The withdrawal came a day after U.S. Defense Secretary Robert Gates urged Turkish leaders during a visit to Ankara to end the offensive as soon as possible, reported the Associated Press.
But the Turkish military said its decision was based on its own reasoning and not outside influences.
The incursion was launched against the Kurdistan Workers’ Party, or PKK, a group fighting for the autonomy of the predominantly Kurdish southeastern region of Turkey. The PKK took up arms against Turkey in 1984.
Turkey’s military said it killed 240 rebels and lost 27 of its own soldiers during the week of fighting, while the PKK said it killed more than 130 Turkish troops and only lost five of its own, according to Reuters. There was no way to verify either claim.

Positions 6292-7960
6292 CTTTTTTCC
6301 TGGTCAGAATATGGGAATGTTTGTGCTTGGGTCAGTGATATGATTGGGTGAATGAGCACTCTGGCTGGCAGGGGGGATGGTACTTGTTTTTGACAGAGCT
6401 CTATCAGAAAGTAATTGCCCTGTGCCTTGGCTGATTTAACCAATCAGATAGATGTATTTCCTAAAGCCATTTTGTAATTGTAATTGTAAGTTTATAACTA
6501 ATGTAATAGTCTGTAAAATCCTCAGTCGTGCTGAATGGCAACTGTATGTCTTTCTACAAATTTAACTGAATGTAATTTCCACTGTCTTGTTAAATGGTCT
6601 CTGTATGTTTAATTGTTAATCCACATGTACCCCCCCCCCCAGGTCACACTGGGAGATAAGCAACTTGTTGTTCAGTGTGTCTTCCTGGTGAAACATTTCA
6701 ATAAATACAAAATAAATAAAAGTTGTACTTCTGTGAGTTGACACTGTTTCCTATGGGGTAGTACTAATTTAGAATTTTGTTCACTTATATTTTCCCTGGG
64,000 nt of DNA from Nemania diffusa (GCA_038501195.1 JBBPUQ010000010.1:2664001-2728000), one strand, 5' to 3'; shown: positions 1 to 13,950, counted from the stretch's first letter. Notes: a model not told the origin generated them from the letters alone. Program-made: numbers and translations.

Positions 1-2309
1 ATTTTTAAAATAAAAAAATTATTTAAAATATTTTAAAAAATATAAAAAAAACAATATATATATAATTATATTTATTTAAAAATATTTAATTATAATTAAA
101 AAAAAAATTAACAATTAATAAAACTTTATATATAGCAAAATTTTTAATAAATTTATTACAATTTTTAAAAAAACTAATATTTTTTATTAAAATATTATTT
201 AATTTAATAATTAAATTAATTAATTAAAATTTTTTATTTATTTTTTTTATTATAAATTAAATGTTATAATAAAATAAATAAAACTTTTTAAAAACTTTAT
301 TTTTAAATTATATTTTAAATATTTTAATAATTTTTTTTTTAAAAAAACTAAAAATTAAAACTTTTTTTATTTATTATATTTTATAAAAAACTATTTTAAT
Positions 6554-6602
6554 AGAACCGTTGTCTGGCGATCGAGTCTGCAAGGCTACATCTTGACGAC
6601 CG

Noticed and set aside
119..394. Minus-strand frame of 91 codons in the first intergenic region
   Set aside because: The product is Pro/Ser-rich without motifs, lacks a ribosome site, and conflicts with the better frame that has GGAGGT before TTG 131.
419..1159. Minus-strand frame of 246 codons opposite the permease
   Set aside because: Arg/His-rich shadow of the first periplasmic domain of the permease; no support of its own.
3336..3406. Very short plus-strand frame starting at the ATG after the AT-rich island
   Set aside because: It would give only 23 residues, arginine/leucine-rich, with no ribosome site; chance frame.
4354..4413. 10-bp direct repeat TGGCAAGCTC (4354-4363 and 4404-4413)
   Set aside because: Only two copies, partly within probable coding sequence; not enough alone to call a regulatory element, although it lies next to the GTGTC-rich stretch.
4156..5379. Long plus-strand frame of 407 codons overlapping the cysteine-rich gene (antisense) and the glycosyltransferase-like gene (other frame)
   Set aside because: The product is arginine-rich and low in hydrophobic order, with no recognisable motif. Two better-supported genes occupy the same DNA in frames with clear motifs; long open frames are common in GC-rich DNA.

At least 200 trucks carrying Turkish troops were seen leaving the Iraqi border area and heading back into Turkey.
Iraqi authorities have said they do not support the PKK but objected to Turkey’s military incursion. On Friday, Iraq’s foreign minister said he welcomed the troops’ departure.
“The timing is good. I think the military carried out its promises” to remove Turkish troops after finishing the operations, Hoshyar Zebari told the AP in a telephone interview.
Meanwhile, Iraq’s presidential council approved the execution of Saddam Hussein’s cousin, Ali Hassan al-Majid, nicknamed “Chemical Ali”, within a month. Al-Majid was one of three former Saddam officials sentenced to death in June for their part in Operation Anfal that killed nearly 200,000 Kurdish civilians and guerrillas.
The two other officials were spared amid Sunni protests that they were only following orders. All three men are in U.S. custody.
Al-Majid got his nickname from ordering poison gas attacks that killed thousands. He would be the fifth former regime official hanged for alleged atrocities against Iraqis, according to the AP.